“Attenborough is very gentle and patient,” says Dr Cindy Fast. “He’s a quick learner.” Those qualities might apply to the more famous (David) Attenborough, presenter of globally popular natural history programmes. But in this case, Fast is describing a rat.
Attenborough is part of an elite squad of Hero Rats, along with Betty, Desmond, Fossey, Thoreau, Doreen and more, who are being employed to help stop pangolins from becoming extinct. It’s estimated 200,000 pangolins are killed each year, the world’s most trafficked mammal sold across Africa and Asia for their meat and for their scales, which are used in traditional Asian medicine (despite having no medicinal properties).
An innovative project from APOPO Hero Rats, working with Endangered Wildlife Trust and supported by Pangolin Crisis Fund, sees rats being trained to sniff out smuggled pangolin scales. “Generally speaking, with any task that relies on a very acute sense of smell, a rat will outperform a human,” says Fast, head of training for the rats. “In terms of countering wildlife trafficking, rats might have an advantage over sniffer dogs in some scenarios. Because of their smaller size, rats can more easily access tightly packed spaces within shipping containers or be easily elevated to sniff the vents of stacked containers.”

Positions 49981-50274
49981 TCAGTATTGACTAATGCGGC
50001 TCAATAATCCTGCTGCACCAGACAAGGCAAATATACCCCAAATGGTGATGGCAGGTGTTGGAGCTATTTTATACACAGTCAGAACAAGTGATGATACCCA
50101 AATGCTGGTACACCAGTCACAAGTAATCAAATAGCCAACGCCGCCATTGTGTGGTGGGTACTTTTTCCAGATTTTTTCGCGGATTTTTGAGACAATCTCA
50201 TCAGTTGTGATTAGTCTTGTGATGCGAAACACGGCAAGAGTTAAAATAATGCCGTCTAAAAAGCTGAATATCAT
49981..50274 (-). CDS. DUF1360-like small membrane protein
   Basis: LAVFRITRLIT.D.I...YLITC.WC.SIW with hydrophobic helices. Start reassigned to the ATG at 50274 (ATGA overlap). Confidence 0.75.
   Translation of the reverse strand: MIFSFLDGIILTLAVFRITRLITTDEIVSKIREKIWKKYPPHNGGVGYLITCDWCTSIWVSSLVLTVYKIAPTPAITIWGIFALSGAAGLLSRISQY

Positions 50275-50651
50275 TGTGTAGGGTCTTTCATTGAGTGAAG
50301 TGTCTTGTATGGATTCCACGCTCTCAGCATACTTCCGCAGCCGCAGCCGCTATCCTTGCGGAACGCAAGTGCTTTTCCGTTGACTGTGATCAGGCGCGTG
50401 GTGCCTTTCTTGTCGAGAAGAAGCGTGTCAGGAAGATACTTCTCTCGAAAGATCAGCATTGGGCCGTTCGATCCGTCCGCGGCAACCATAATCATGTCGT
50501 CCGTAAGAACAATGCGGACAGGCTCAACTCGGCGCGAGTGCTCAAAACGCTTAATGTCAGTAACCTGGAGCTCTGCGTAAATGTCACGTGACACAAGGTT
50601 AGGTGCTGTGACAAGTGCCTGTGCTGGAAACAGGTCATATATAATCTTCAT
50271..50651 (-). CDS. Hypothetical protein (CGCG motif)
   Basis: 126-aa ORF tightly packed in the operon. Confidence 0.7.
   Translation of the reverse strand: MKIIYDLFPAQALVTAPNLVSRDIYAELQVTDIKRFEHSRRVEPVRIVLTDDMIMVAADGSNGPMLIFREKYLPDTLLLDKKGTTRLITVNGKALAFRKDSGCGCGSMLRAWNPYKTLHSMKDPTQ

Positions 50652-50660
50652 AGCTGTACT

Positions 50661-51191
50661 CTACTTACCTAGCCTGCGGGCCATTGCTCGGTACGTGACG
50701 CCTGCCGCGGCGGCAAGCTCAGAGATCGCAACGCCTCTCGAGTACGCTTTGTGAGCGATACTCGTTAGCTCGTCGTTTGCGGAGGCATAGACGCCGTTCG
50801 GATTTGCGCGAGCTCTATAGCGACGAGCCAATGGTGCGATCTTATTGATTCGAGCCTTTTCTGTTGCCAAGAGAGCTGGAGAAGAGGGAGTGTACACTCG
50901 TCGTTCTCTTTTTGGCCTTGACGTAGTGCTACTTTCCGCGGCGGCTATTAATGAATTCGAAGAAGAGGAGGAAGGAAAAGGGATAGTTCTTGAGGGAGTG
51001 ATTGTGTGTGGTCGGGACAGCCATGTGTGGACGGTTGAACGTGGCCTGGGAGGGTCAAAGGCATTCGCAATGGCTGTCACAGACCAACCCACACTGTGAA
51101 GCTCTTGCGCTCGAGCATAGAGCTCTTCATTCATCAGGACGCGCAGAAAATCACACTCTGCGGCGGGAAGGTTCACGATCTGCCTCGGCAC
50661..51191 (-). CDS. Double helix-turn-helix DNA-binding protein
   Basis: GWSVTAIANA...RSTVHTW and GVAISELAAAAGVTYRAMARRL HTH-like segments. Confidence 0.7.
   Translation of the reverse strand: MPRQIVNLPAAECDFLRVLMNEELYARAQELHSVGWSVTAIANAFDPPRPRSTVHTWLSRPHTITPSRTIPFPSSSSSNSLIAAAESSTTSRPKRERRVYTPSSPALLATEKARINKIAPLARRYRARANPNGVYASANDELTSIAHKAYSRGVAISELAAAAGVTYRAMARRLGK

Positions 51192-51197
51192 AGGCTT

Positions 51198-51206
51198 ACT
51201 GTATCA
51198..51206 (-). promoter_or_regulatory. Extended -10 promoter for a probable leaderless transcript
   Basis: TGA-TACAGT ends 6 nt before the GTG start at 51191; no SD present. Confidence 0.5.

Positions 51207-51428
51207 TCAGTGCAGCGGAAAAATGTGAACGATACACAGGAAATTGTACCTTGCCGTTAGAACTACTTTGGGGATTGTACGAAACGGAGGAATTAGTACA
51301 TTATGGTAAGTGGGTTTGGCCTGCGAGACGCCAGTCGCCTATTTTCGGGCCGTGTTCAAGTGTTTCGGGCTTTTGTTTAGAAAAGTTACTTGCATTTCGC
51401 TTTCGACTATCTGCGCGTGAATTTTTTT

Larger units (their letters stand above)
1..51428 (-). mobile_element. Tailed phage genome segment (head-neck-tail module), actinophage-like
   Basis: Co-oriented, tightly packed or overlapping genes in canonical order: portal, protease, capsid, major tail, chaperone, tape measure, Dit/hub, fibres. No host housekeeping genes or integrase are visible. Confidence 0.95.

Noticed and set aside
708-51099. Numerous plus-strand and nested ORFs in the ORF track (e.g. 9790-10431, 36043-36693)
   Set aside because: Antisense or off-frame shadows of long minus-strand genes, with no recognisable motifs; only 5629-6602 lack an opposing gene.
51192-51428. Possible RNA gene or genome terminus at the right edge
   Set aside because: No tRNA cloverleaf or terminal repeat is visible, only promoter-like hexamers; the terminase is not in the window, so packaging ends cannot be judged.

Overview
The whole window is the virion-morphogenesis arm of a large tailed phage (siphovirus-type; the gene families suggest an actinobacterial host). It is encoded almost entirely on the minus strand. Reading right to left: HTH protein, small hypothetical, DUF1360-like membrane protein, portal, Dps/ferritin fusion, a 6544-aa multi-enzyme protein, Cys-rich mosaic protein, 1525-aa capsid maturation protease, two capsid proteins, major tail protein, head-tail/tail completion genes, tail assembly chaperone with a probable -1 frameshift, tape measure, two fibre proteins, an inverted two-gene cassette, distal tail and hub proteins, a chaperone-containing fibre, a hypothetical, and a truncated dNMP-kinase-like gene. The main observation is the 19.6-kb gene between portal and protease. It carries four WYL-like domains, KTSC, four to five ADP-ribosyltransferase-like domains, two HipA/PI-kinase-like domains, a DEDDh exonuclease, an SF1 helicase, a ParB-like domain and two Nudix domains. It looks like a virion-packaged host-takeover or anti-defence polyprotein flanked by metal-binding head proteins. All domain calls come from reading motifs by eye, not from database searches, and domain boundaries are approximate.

Young rats start basic training with an odour target that’s later replaced with wildlife products, including pangolin scales and hardwood. Attenborough excels at his work. “He’s one of the most dependable superstar sniffer rats working on this project,” says Fast. “He’s calm and relaxed, and likes to take naps lying on his back, but he gets excited whenever he smells food or his wildlife targets.”
Rats are used for other jobs including sniffing out landmines and tuberculosis. To further combat wildlife trafficking, it’s hoped they could be deployed to airports, seaports and border crossings in future. “In addition to shipping ports, the rats could work well in airports to help screen passenger luggage, or in partnership with shipping companies to screen packages and parcels. They could also probably help search vehicles at borders or national parks.”